Friday, February 24, 2006

Kosher Recipe of the Day: Challah

Makes about 6 loaves

Ingredients:

13-14 cups flour
4 packages dry yeast
or
2 ounces fresh yeast
1 cup sugar

2 tablespoons salt
1 cup oil
4 cups warm water
2 eggs, beaten

Dissolve yeast in water. Water temperature should be 80°-90° F (27° - 32° C) when using fresh yeast, 95°-105° F (35° - 40.5° C) when using dry yeast.

When dissolved, add sugar, salt, and half the flour. Mix well.

Add eggs and oil, then slowly stir in most of the remaining flour. Dough will become quite thick.

When the dough pulls away from sides of the bowl, turn onto floured board and knead for approximately 10 minutes. Add only enough additional flour to make dough manageable. Knead until dough has acquired a "life of its own"; it should be smooth and elastic, springing back when pressed lightly with fingertip.

Place dough into a large, oiled bowl. Turn it over so that the fop will be oiled as well. Cover with a damp towel and let rise in a warm place for two hours, punching down in four or five places every 20 minutes.

Then, separate challah.* Shape loaves and place into well-greased bread pans or onto greased cookie sheet. Allow to rise again until doubled in bulk. Brush tops with beaten egg and sprinkle with poppy or sesame seeds. Bake at 375° F for approximately 20 minutes, or until nicely browned.

*How to separate challah:

"Separate the first portion of your kneading as a dough offering. . .In future generations, give the first of your kneading as an elevated gift to G-d." (Numbers 15:30-21)

When the Jewish people first inhabited the Land of Israel, one of the many gifts they were commanded to give to the priestly tribe, (Kohanim) who served in the Beis Hamikdash, was a portion of their dough -- "the first and the best." This gift of food is known as challah, from which the name of our Shabbat loaves is derived. Since the destruction of the Holy Temple, the Beis Hamikdash, we may not give this dough to the Kohanim of today. However, in remembrance of this gift and in anticipation of the future Redemption and the rebuilding of the third Beis Hamikdash, we still observe the mitzvah of separating the challah portion. -The Separation of Challah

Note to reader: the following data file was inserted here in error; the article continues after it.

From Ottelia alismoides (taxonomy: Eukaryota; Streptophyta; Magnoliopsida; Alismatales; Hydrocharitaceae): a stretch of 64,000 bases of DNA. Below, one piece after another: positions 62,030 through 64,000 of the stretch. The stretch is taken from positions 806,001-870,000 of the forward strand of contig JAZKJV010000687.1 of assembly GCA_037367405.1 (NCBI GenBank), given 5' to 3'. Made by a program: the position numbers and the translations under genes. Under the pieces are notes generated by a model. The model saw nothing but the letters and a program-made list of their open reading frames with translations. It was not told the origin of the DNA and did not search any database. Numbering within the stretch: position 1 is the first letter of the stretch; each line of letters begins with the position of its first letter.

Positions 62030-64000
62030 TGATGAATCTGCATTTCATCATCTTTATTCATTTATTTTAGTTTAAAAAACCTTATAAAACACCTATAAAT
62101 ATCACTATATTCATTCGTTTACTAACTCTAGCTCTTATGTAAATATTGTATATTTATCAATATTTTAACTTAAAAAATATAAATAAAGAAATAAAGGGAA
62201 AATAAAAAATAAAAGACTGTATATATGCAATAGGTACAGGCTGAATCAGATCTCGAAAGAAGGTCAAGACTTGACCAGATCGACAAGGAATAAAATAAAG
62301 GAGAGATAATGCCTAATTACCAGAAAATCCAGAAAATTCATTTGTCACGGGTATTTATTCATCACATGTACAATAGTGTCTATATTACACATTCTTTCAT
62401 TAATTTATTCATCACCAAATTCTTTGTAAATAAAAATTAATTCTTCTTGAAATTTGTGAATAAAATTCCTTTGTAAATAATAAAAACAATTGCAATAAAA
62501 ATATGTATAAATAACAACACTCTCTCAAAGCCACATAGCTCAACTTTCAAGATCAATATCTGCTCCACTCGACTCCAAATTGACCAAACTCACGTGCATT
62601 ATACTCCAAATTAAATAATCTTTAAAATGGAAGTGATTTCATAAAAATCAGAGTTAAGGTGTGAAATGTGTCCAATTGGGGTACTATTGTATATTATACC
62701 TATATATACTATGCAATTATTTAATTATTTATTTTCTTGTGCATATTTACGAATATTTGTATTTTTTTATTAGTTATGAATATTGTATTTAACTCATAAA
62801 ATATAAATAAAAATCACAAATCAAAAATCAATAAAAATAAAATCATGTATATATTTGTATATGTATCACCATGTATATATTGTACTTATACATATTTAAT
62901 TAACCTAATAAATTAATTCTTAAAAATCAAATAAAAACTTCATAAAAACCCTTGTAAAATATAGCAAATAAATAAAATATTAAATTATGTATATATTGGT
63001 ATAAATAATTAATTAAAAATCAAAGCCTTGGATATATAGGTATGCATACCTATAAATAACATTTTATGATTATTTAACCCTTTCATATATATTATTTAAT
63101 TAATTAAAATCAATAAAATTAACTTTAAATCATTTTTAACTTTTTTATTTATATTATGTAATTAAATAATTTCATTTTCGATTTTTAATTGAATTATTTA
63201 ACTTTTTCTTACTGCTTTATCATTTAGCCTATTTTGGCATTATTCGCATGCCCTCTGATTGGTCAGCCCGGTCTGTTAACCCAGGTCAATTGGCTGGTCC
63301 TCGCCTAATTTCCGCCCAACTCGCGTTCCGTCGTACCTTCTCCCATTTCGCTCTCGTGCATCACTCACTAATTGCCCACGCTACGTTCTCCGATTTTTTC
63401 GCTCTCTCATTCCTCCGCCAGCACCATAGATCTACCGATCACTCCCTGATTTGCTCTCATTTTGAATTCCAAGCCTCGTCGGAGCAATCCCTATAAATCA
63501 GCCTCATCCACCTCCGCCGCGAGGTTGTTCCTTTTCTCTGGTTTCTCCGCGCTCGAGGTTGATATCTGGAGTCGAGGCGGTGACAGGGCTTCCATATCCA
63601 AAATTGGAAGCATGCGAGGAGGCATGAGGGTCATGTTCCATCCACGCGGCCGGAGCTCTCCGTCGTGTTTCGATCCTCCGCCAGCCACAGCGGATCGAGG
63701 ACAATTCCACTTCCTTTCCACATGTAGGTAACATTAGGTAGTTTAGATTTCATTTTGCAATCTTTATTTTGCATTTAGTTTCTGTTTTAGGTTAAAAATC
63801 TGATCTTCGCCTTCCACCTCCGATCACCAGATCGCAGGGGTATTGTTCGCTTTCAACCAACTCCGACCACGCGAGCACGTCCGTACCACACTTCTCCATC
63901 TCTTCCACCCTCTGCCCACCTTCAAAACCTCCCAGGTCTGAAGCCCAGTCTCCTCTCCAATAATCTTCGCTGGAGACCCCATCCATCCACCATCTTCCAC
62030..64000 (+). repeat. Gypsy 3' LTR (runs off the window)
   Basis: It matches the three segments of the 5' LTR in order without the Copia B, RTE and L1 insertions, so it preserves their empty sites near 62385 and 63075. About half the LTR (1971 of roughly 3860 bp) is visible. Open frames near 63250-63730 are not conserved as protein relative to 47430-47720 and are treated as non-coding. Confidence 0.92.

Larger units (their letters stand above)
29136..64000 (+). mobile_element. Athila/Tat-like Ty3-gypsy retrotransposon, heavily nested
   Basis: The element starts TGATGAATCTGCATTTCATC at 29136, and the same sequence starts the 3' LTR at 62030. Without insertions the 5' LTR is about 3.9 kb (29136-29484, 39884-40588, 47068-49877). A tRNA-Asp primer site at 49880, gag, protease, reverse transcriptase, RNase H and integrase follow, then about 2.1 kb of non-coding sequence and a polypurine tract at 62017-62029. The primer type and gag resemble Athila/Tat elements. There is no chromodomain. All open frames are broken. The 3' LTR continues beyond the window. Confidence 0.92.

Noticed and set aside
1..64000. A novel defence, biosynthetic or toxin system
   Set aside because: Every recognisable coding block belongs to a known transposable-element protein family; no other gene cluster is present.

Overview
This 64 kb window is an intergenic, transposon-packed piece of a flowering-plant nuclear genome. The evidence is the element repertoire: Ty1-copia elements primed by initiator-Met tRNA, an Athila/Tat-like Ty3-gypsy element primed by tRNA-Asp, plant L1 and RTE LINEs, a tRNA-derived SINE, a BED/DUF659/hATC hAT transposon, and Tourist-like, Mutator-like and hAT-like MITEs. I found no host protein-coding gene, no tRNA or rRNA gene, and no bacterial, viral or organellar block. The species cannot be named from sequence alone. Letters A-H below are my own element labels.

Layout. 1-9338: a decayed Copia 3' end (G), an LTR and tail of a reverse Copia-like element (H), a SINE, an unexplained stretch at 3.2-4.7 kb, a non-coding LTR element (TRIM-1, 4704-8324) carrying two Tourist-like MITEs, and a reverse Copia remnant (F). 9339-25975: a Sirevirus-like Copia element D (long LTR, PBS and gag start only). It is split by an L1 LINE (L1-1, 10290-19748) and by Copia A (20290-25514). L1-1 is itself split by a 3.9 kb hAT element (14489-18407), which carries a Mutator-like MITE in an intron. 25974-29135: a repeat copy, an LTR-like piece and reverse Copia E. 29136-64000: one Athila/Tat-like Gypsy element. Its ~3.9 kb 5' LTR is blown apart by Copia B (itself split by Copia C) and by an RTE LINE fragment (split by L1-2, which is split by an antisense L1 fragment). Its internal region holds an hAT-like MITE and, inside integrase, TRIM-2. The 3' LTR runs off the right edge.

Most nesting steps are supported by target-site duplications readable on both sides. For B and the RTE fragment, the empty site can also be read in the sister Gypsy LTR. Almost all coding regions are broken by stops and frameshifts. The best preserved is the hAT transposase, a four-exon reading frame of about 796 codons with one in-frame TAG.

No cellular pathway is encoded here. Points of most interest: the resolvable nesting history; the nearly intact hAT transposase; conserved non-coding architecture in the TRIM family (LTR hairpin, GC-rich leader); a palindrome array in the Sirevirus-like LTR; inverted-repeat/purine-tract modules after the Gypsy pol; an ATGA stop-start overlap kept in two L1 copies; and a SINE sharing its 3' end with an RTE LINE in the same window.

Grab a handful of challah dough (about the size of an egg). If you have made more than 5lbs of dough, you will recite the blessing, if you have made between 2 1/2 lbs and 5 lbs you will not recite the blessing. If you have made less than 2 1/2 lbs, you do not separate challah.

With the challah dough in your hand, still connected to the dough in the bowl, recite the following blessing: Boruch Atoh Ado-nay Elo-heinu Melech Ha'Olam Asher Kidshanu B'mitzvosav V'tzivanu L'hafrish Challah. Blessed are You, L-rd our G-d, King of the Universe, who sanctified us with His commandments and commanded us to separate challah.

Then wrap the ball of dough in aluminum foil and burn it on the stovetop (if you have a gas range) or in the oven (but not while your challah is baking).

3 Comments:

Blogger Jake said...

Thanks a lot for the post. I love to read articles which are about medicine or health related topics. They keep me up to date with the current issues. I hope to read more from you!

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12:30 AM  
Blogger Jake said...

Thanks a lot for the post. I love to read articles which are about medicine or health related topics. They keep me up to date with the current issues. I hope to read more from you!

Kosher Vitamins

12:31 AM  
Blogger Mac said...

Traditional diets of Jewish people consists of Kosher foods. Are people other than Jewish people allowed to enjoy Kosher foods? Of course anyone can. Kosher food is not limited to a certain race. Kosher food is not limited to people who are of Jewish descent but is also appropriate for those who are on a specific diet.


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9:39 AM  

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